Employees in Florida who identify safety and health concerns in the workplace are protected by whistleblower protection laws. This means that an employee in Florida cannot be fired or treated unfairly due to bringing up a safety complaint. The U.S. Department of Labor's Occupational and Health Administration recently sued a school in Manatee County, Florida, after learning of a whistleblower violation.
OSHA alleges that the privately-run charter school terminated a worker's employment after he voiced concerns about safety hazards in the school's two theaters. According to news reports, the employee addressed the hazards in a letter to his boss, noting that improperly placed extension cords and a lack of sprinkler systems were dangerous.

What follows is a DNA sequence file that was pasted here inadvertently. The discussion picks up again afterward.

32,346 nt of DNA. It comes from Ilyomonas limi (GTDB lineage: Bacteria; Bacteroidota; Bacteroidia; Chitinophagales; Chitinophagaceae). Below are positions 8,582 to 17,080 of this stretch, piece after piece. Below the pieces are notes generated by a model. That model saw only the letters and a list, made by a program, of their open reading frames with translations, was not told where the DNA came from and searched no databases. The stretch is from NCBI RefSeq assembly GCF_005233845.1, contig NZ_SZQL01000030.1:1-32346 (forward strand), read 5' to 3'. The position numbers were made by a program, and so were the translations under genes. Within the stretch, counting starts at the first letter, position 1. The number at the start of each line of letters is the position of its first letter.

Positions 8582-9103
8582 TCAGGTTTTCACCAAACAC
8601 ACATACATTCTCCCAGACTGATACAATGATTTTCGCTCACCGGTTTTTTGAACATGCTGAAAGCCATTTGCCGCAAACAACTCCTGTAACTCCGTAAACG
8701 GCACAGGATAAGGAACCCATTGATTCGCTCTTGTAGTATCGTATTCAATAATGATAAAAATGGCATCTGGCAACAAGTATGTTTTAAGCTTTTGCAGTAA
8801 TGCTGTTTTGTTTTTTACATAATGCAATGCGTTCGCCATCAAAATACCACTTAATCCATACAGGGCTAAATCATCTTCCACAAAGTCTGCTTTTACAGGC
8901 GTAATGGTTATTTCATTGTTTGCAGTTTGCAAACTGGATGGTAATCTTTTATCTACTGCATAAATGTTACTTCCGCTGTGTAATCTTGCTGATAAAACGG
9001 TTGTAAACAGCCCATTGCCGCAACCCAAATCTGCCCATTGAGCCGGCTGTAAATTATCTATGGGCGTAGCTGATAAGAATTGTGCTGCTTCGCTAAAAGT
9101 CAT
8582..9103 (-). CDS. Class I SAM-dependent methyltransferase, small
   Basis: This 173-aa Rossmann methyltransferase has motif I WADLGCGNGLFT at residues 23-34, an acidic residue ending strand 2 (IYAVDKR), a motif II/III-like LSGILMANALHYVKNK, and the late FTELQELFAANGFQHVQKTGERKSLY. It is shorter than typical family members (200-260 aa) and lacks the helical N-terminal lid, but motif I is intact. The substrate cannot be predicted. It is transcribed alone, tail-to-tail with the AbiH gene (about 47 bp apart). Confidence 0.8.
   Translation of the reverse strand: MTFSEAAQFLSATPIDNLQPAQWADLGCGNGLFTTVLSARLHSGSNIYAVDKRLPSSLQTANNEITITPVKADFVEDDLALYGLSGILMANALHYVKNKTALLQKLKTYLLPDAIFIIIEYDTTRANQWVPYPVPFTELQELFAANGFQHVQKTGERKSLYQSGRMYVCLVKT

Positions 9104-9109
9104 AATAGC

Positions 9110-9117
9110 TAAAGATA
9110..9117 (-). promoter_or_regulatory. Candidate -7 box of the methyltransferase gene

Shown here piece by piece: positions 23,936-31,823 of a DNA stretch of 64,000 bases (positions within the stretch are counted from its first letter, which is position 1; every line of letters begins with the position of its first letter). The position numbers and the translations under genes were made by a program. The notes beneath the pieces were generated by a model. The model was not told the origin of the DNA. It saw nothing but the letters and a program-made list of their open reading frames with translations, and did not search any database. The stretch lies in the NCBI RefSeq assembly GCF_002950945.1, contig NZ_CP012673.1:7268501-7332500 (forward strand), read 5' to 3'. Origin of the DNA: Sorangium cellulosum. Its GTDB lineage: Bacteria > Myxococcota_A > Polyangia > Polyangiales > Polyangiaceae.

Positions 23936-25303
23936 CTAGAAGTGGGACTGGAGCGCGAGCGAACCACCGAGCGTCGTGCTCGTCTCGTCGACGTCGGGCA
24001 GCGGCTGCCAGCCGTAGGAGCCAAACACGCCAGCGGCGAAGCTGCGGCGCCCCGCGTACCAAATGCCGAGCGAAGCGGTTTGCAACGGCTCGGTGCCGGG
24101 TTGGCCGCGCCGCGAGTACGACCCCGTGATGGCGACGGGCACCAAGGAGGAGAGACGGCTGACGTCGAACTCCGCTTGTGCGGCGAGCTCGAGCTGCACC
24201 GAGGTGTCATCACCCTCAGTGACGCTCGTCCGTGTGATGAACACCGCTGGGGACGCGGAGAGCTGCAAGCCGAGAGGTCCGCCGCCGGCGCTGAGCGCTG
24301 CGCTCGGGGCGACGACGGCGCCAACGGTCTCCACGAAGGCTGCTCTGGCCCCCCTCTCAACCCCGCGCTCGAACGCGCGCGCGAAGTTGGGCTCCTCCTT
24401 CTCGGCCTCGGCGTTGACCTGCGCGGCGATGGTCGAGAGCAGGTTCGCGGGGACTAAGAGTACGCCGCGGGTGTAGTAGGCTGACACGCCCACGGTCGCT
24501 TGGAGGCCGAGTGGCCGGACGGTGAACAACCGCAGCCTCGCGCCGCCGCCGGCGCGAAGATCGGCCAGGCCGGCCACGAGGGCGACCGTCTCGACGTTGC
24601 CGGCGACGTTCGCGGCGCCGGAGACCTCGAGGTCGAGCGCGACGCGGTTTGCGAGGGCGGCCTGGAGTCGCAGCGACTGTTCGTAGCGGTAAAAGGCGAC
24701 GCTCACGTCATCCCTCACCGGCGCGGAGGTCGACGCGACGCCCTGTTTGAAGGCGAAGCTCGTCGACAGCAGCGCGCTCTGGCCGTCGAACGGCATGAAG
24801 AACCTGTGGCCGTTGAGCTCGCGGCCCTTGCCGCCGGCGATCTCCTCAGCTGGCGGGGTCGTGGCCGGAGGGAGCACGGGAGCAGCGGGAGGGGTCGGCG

The supervisor did not respond to the employee's letter, and about one month later the employee filed a complaint with OSHA to report the safety concerns. After OSHA contacted the school and a dispute ensued, the employee was told his position was being terminated. Days later, OSHA completed a safety inspection and the school was cited for multiple safety violations, including those in the employee's complaint.
The Labor Department's suit requests a reinstatement of the former employee; full benefits for the employee; back pay of wages; punitive and compensatory damages; and removal of any references of the issue from the employee's file. OSHA also seeks a permanent injunction against the school in order to prevent any future violations of whistleblower protections.
Those in Florida who feel they have been wrongfully terminated or retaliated against due to whistleblower issues have the right to seek legal recourse.
Source: WTSP.com, "OSHA sues Manatee School for the Arts for violating whistleblower protection provisions," Noah Pransky, March 12, 2012